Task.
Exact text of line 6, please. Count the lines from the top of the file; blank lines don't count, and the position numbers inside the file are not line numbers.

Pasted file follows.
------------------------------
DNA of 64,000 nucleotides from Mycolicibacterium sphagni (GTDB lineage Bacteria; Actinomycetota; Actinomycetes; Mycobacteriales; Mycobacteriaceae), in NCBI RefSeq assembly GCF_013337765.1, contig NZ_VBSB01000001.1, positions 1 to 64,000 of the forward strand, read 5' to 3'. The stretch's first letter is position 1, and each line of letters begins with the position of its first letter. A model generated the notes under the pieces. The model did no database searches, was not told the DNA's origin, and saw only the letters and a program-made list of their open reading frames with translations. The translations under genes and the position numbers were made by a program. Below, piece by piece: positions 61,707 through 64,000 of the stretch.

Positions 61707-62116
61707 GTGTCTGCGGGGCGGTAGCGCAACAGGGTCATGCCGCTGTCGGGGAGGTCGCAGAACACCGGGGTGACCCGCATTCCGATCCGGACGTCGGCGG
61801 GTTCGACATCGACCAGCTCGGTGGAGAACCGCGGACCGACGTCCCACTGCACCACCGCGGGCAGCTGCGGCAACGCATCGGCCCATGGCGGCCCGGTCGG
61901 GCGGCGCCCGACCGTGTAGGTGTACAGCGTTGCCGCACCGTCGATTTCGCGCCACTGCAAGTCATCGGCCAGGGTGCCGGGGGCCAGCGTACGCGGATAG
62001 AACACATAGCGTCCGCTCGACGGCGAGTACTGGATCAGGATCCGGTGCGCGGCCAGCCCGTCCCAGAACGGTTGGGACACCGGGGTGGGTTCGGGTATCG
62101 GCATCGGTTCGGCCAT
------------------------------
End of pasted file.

62001 AACACATAGCGTCCGCTCGACGGCGAGTACTGGATCAGGATCCGGTGCGCGGCCAGCCCGTCCCAGAACGGTTGGGACACCGGGGTGGGTTCGGGTATCG